His career began in the New York galleries of the ’80s. Andy Warhol offered him his first job as a photographer at Interview Magazine, where LaChapelle portrayed the most famous faces of the period. Soon he found himself shooting for some of the most important international newspapers, creating the most memorable advertising campaigns for an entire generation. LaChapelle later widened the horizons of his work and turned to directing music videos, live theatrical events and documentary films. In recent years, his works have been exhibited in some of the world’s most prestigious galleries and museums.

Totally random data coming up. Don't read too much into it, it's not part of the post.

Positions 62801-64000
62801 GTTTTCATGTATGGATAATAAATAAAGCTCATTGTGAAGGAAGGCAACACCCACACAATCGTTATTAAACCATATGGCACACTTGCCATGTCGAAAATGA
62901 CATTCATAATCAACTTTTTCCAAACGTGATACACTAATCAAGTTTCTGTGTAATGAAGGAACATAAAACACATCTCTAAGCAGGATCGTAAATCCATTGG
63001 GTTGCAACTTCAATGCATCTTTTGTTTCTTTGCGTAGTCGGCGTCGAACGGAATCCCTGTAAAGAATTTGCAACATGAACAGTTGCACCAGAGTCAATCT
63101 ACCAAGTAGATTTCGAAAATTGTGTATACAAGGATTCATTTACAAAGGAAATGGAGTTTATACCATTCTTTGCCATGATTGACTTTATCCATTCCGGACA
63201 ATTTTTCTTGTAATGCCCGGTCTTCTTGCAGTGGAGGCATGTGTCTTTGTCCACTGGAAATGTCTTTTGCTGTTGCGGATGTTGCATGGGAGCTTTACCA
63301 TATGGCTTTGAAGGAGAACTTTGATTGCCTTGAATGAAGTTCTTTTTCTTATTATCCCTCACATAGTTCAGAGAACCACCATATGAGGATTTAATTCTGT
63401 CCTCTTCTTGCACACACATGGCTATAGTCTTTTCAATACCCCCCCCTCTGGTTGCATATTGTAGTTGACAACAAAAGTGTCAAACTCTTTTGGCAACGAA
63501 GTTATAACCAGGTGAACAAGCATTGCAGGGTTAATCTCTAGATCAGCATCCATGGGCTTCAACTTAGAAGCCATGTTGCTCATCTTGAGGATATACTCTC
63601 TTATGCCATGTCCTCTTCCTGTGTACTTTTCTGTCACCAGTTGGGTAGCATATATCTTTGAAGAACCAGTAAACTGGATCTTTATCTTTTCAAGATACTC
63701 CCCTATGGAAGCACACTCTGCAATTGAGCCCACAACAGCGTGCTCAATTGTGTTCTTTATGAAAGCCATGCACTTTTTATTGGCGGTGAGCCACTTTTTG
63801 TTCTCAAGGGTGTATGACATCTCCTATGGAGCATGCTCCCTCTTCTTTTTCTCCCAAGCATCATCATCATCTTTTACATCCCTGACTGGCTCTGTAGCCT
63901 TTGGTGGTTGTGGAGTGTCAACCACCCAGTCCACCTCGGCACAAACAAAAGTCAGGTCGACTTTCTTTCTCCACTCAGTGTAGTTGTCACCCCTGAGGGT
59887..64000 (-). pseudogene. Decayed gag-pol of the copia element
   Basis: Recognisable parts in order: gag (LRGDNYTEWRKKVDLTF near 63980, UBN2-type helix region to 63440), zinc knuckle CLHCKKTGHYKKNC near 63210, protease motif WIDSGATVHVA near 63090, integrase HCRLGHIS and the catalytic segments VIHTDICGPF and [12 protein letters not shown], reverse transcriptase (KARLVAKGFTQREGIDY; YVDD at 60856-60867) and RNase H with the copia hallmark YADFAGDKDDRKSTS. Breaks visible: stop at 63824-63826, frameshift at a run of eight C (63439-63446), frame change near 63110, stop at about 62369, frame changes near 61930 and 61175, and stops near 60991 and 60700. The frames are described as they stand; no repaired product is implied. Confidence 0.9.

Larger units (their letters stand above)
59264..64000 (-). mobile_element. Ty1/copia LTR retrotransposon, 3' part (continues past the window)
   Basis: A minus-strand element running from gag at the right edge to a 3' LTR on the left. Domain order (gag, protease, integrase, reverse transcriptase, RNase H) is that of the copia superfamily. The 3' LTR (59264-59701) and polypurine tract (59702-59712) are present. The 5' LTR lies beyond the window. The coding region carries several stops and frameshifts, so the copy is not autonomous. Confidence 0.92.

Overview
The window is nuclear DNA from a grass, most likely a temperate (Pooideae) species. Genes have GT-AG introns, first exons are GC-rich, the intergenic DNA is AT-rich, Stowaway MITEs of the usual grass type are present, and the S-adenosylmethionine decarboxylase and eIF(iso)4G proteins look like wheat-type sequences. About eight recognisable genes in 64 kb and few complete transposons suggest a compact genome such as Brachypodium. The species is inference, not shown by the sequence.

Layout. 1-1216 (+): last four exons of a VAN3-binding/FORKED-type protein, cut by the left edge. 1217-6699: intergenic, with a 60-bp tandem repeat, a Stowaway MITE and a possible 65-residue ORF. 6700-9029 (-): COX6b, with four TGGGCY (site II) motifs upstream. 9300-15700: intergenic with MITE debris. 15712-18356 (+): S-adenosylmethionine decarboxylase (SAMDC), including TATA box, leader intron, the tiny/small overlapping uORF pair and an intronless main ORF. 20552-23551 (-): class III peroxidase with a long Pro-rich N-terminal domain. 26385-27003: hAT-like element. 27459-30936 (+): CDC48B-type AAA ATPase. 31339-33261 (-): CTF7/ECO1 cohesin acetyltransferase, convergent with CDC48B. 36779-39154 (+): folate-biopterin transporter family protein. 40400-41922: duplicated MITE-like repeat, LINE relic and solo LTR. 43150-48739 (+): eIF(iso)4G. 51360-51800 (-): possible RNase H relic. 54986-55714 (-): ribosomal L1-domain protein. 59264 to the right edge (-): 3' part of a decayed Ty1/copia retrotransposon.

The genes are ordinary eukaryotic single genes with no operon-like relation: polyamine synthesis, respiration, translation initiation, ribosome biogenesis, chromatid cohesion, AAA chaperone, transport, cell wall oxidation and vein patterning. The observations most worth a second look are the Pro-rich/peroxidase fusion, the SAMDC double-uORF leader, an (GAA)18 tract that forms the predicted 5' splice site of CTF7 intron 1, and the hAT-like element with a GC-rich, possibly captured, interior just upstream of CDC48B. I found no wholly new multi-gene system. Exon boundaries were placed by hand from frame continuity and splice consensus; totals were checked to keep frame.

His ability to evoke scenes of absolute realism using rich and vibrant colours makes his works instantly recognisable and a source of frequent citations. It can be said that he is the only active photographic artist whose works have transcended the editorial context for which they were born to become part of contemporary art.
In 2002, the Lavazza calendar was presented in colour for the first time in its history. This radical change took place with the signature of a very famous photographer, also known as the "King of Contemporary Pop Art": David LaChapelle. His work is unmistakable owing to its exuberance, originality and energy. The surreal and ironic style and the bright vibrant and saturated colours are translated into excessive, and often Baroque, images, which have earned him the title of the Fellini of photography.